When to Use an Air Conditioner for Electrical Component Cooling
Reliable operation of electrical equipment in an enclosure is dependent on its operating temperature. This in turn depends on the heat load of the electrical equipment and method of cooling adopted. In many instances, natural or fan-assisted ventilation is used. This is only viable if three conditions simultaneously exist. These are:
- Low heat load
- A moderate ambient temperature
- Clean environment
If any of these requirements can’t be met, enclosure cooling that relies on using ambient air won’t work and enclosure air conditioning is required.
Here’s when air conditioning should be used for electrical component cooling:
High Heat Load
The heat generated by the electrical equipment in an electrical enclosure has to be removed or the enclosure internal temperature will increase until an equilibrium point is reached. If the heat load is high and in the absence of adequate cooling, it’s likely the internal enclosure temperature will reach a temperature that’s above the safe operating temperature limit of the equipment.
If that occurs, malfunction of sensitive equipment such as variable frequency drives is likely, and memory cards on PLCs could be corrupted. If the temperature gets too high, equipment failure can be expected.
High Ambient Temperature
The removal of heat using natural ventilation, fans, or air to air heat exchangers relies on a temperature differential between the ambient air and the enclosure. This means that the enclosure will always be hotter than the ambient air. The actual temperature will be related to the total heat load and rate of heat removal.
If the heat load is high, the internal enclosure temperature could be as much as 10 to 15 degrees higher than the ambient air temperature. If the ambient temperature is high, this is likely to exceed the maximum recommended operating temperature for devices inside the enclosure.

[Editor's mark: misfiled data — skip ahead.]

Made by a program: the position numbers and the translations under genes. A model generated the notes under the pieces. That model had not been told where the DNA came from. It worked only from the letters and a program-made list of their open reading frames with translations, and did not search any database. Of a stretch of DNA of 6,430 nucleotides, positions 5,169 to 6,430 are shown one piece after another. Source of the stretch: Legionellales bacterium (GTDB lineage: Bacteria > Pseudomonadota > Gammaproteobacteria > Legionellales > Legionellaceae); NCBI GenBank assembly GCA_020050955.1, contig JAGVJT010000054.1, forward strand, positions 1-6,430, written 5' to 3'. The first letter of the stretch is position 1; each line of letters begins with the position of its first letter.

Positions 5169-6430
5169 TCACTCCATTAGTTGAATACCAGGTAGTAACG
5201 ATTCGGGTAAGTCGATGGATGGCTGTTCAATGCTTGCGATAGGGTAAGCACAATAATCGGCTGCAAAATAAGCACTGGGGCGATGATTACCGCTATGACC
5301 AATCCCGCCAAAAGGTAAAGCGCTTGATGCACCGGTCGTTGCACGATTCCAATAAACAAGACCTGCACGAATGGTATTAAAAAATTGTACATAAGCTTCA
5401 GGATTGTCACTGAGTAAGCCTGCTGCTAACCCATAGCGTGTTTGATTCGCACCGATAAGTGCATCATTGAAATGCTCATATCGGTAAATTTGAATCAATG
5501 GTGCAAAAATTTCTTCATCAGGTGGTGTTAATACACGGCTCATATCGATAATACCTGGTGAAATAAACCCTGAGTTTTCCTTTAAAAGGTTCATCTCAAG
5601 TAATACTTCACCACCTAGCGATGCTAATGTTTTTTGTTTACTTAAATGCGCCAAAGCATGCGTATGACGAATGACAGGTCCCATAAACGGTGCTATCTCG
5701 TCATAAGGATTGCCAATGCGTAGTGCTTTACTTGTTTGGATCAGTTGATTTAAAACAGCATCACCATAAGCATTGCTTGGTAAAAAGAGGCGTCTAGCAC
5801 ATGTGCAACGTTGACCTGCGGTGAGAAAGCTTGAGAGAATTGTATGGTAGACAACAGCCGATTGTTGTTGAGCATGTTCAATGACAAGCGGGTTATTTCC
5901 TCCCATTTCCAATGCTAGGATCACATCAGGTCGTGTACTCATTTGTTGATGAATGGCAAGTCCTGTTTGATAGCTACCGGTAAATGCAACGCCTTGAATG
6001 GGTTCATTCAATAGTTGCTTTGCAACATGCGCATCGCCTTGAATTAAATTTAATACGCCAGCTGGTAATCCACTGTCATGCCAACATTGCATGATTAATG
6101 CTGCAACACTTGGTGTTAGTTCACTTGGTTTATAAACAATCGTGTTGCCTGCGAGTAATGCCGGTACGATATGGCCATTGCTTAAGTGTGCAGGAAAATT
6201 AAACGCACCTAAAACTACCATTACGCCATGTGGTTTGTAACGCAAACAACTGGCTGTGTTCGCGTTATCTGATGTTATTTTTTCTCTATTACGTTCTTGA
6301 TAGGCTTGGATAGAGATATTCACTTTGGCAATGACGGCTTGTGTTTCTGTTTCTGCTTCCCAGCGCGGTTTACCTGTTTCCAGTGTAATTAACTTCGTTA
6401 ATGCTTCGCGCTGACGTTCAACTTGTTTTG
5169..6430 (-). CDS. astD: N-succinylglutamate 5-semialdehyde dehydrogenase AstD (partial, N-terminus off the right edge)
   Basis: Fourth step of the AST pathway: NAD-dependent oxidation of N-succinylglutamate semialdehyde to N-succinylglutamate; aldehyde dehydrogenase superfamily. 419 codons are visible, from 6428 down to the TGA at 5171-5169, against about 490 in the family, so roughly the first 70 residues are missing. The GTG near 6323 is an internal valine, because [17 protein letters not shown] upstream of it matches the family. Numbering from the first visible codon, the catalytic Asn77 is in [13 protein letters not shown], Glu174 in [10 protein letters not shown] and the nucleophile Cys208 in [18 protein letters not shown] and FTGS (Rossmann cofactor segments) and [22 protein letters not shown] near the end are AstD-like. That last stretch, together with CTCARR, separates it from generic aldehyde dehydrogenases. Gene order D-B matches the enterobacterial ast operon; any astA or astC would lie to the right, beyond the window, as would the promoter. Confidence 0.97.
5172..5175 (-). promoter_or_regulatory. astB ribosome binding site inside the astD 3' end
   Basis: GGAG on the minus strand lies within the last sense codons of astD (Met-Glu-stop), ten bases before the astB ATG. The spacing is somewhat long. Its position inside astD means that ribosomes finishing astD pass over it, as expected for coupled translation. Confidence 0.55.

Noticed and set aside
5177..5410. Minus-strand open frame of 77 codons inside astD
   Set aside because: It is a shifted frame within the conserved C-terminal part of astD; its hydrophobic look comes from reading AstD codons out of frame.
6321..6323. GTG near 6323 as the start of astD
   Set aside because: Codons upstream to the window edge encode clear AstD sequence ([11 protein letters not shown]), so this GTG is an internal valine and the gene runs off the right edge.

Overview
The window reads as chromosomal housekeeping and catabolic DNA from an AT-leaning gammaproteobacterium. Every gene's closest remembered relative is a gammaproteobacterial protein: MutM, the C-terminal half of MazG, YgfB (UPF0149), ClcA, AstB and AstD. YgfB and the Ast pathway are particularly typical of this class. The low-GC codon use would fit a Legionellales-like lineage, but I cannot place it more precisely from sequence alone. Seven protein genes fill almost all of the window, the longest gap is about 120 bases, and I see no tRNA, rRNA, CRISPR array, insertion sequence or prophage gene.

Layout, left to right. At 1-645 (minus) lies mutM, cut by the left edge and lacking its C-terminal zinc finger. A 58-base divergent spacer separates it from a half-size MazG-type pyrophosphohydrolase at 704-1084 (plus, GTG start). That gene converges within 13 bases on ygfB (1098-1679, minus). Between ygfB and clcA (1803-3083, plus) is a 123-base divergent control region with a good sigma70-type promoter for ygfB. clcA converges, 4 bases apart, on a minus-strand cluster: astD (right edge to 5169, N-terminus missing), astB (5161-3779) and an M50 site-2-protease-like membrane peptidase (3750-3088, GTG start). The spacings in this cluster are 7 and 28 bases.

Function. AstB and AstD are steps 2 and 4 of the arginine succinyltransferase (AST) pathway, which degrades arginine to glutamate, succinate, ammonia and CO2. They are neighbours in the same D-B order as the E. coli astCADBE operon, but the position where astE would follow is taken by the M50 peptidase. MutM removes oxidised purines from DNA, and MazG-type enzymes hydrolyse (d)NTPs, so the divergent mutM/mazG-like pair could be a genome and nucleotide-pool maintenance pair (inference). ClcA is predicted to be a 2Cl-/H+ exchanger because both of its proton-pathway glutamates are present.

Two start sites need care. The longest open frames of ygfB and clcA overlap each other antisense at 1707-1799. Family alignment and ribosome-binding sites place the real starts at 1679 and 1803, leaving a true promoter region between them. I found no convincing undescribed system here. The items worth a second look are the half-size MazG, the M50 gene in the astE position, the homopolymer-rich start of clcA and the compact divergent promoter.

Dirty and Polluted Environment
Dirt, dust, and corrosive vapors all have a detrimental effect on electrical equipment. Dirt gets into the contacts and other moving parts, preventing normal operation, and corrosive vapors corrode contact material and components and lead to component failure.
In such environments, it’s recommended that a sealed NEMA type 12, 4 or 4X enclosure is used to prevent equipment contamination. A closed loop cooling system is then required and, depending upon the heat load and ambient temperature, necessitates the use of an air conditioner or, if conditions are favorable, an air to air heat exchanger
Heat Sensitive Equipment
Not all electrical equipment has the same thermal capacity. Electrical contactors and circuit breakers are often able to tolerate relatively high temperatures without obvious damage, but other categories of electrical equipment must not be operated above their specified maximum operating temperature. Examples of such equipment include VFDs, Servo Drives, and PLC’s; if allowed to overheat they will malfunction, trip, or fail.
Evaluate Your Electrical Enclosure Cooling
These four examples represent a few examples of when it’s necessary to use an enclosure air conditioner. They illustrate the need to consider enclosure cooling requirements when designing electrical enclosures. The trend away from electro-mechanical components to sophisticated power electronics devices, such as variable speed drives and PLC controlled equipment, has increased enclosure heat loads and at the same time resulted in the need for lower enclosure temperatures. In such instances, the only effective method of enclosure cooling is the use of enclosure air conditioning.
If you need help selecting the best possible electrical component cooling for your enclosure, contact our Sales Team. Our experts will take you through the process of assessing your enclosure cooling requirements and help select the optimal solution for your application.